Drug-selling proves to be widespread on LGBTQ ‘dating’ apps

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From left: Jeff Small, Jason Eccker and Brandon Reid joined Tuesday's show. CREDIT KAY MARIE OF PERFECTIVE PHOTOGRAPHY AND ST. LOUIS PUBLIC RADIO

It should surprise no one that addiction to dangerous illegal drugs goes along with addiction to promiscuous and unhealthy gay sex, and recent developments in St. Louis, Mo. prove it.

Gay “dating” apps, which in fact are hookup sex apps, have been found to be a thriving medium for drug trafficking. Drugs such as crystal meth, commonly referred to as “Tina” by the LGBTQ community, are commonly if covertly hawked on apps such as Grindr and Scruff. Users put a capital “T” in their usernames, or use emojis of ice cream or ice cubes to let others know they have the drug. Skiing symbols connote cocaine availability.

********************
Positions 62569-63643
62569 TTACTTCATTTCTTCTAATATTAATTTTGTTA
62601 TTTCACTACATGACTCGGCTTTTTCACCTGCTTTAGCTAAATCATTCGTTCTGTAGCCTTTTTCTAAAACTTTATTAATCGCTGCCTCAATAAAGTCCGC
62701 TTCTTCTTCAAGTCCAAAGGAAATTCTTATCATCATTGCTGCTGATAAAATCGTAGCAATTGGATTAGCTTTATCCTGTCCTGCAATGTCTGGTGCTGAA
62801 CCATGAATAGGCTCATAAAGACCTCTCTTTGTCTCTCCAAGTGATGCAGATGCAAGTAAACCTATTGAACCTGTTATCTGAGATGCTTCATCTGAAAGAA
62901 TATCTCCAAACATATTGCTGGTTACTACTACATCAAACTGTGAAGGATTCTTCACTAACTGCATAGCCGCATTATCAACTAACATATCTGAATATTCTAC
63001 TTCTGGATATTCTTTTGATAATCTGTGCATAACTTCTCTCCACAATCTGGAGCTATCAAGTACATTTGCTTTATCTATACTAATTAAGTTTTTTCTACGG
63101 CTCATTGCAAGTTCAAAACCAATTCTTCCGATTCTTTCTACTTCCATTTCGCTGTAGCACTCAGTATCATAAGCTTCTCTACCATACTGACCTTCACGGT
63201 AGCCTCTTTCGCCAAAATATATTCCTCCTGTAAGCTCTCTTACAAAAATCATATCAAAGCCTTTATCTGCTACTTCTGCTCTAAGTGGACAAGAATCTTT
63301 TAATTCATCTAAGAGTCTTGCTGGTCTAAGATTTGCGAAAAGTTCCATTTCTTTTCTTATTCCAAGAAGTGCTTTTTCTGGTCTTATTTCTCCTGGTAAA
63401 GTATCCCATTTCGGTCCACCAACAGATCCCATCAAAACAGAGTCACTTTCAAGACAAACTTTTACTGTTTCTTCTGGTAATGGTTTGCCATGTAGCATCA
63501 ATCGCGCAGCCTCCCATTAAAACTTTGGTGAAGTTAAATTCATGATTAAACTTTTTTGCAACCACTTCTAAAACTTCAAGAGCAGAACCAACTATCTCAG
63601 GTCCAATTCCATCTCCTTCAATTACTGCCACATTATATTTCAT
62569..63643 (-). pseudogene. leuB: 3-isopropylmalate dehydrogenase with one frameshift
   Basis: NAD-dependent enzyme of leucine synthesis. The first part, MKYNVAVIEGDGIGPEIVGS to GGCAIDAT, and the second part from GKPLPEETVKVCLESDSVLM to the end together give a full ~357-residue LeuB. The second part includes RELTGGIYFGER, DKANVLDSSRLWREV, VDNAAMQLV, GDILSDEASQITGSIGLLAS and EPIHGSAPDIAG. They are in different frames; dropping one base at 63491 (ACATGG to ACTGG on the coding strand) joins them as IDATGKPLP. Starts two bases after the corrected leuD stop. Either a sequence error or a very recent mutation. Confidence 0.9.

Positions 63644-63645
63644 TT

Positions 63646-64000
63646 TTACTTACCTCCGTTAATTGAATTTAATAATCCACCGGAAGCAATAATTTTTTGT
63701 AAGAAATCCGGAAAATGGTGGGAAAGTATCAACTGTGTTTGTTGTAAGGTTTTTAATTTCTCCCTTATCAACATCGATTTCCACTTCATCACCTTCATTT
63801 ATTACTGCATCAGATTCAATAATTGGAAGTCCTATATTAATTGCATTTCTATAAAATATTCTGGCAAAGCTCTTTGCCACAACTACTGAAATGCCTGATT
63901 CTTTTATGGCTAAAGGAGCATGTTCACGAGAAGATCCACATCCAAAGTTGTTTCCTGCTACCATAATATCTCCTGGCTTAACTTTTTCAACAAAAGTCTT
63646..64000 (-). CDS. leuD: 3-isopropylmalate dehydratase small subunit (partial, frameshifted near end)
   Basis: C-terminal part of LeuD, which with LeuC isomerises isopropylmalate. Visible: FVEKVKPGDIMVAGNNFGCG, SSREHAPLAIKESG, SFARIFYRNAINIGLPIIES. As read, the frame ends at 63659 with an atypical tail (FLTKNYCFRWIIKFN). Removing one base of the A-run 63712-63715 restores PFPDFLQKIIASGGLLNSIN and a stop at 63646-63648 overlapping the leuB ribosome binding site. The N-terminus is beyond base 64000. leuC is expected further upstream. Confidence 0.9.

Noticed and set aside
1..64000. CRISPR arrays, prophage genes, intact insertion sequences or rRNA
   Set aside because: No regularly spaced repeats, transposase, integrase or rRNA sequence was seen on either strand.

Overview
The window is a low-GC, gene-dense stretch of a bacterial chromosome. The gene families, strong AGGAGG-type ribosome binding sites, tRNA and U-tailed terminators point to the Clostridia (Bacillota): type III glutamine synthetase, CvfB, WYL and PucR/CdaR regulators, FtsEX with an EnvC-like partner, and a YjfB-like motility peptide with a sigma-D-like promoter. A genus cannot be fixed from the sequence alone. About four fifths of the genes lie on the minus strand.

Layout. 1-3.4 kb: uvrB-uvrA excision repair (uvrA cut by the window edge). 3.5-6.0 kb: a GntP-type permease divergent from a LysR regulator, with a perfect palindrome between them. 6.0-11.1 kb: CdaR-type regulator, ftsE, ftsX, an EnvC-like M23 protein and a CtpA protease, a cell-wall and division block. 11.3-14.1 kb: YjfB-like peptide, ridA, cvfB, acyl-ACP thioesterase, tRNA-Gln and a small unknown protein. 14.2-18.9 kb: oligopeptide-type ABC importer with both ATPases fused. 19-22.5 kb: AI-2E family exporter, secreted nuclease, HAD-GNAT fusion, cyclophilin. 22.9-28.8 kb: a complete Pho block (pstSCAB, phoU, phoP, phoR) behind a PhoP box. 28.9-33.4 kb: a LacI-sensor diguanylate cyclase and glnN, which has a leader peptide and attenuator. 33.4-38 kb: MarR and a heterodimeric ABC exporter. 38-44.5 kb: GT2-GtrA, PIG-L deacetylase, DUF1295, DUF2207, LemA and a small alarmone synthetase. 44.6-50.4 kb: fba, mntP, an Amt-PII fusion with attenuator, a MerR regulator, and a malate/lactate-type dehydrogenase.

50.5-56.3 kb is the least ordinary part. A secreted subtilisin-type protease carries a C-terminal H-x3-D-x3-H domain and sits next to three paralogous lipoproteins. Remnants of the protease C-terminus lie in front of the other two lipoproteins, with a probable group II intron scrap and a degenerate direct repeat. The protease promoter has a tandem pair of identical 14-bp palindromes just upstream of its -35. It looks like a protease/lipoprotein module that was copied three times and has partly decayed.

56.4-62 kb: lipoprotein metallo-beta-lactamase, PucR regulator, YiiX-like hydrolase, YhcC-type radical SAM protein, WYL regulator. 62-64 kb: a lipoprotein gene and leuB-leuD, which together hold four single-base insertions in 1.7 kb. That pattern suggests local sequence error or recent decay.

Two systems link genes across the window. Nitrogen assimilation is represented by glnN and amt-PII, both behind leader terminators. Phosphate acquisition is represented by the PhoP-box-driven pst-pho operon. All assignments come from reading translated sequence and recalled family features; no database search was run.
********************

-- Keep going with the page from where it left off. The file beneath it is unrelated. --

The connection between the druggie lifestyle and the gay-hookup lifestyle has, in other words, become clear and undeniable.

Jeff Small, a reporter for St. Louis television station KSDK, described recently to St. Louis Public Radio how drugs are being trafficked through digital means in the LGBTQ community. He detailed his own experience with the apps, his own arrest for meth possession and his addiction.

Small said some app users don’t hide their drug sales at all. “Some actually, surprisingly, are very bold,” he said. “Even when I was using, I’m like, ‘My goodness, they’re not hiding much at all’.”

Small said that acquiring drugs via app was easier than buying on the street. “It was always very easy to find if I was looking for someone to use it with,” he said.

To listen to the full discussion, which included calls from two St. Louis residents discussing their own experience with drugs and dating apps, go here.

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